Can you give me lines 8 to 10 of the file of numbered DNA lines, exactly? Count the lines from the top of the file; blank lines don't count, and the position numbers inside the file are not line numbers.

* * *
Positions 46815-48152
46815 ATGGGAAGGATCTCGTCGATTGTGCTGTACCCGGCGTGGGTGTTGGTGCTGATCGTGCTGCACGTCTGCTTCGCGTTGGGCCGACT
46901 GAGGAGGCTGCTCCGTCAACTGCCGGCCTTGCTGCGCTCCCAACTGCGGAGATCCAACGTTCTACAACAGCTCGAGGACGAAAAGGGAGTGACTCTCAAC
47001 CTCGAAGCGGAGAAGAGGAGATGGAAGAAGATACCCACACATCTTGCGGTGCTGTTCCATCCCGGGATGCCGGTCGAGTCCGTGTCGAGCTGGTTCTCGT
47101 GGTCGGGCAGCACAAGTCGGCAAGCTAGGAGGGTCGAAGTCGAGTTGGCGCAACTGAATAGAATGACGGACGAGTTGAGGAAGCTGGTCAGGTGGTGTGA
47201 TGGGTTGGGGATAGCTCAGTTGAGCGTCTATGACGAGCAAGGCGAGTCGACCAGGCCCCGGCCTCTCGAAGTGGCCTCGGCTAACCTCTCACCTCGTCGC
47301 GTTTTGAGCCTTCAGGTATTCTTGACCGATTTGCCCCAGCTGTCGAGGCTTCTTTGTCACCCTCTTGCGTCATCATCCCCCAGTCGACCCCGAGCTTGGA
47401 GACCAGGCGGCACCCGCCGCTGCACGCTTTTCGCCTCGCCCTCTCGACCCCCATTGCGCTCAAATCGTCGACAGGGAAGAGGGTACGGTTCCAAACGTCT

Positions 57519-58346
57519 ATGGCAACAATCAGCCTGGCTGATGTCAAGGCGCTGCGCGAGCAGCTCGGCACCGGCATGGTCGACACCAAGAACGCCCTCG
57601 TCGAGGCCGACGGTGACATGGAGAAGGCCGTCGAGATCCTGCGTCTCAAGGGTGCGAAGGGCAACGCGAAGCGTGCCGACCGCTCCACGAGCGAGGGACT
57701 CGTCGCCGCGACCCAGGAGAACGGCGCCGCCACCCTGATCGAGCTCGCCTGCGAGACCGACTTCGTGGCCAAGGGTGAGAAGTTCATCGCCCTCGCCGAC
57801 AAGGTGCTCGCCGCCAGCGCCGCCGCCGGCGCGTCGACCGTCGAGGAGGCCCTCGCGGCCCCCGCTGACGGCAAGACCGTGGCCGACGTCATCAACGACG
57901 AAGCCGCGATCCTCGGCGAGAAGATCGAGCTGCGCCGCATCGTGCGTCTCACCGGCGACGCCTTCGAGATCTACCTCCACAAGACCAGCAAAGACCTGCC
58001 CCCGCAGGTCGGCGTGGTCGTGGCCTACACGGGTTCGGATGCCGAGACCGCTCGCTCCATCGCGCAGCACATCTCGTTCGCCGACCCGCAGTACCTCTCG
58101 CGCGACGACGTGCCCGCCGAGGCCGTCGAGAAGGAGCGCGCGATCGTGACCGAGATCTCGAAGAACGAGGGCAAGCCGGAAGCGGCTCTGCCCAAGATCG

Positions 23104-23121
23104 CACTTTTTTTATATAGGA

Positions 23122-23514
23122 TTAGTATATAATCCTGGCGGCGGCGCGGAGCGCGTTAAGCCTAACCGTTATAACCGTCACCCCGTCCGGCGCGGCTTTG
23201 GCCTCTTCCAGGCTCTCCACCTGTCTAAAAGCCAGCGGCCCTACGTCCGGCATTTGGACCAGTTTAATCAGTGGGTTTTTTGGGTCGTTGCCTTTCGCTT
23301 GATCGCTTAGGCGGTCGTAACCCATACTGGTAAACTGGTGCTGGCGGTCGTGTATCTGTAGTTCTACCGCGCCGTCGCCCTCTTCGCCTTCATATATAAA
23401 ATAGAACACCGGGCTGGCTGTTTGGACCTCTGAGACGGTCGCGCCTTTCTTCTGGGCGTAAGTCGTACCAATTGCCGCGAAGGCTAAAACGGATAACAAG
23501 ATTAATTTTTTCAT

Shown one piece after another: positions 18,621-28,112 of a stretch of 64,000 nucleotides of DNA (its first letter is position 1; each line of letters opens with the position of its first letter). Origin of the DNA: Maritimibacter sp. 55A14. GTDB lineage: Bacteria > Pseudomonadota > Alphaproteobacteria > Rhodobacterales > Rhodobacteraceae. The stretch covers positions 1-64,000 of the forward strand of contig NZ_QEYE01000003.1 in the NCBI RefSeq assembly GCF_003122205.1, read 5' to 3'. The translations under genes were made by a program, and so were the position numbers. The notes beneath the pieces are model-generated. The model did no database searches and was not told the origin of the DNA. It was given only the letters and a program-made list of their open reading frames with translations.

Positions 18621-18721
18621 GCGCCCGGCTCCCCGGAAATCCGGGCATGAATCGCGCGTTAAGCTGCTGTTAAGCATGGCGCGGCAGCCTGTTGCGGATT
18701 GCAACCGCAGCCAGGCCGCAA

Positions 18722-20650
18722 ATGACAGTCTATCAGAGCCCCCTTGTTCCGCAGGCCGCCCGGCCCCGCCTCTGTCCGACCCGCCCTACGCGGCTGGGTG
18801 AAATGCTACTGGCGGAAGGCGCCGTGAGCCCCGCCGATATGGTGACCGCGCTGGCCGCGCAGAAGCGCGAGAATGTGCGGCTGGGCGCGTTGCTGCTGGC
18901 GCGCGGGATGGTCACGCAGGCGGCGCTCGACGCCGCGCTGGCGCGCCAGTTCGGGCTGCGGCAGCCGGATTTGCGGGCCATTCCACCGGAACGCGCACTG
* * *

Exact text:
47401 GACCAGGCGGCACCCGCCGCTGCACGCTTTTCGCCTCGCCCTCTCGACCCCCATTGCGCTCAAATCGTCGACAGGGAAGAGGGTACGGTTCCAAACGTCT

Positions 57519-58346
57519 ATGGCAACAATCAGCCTGGCTGATGTCAAGGCGCTGCGCGAGCAGCTCGGCACCGGCATGGTCGACACCAAGAACGCCCTCG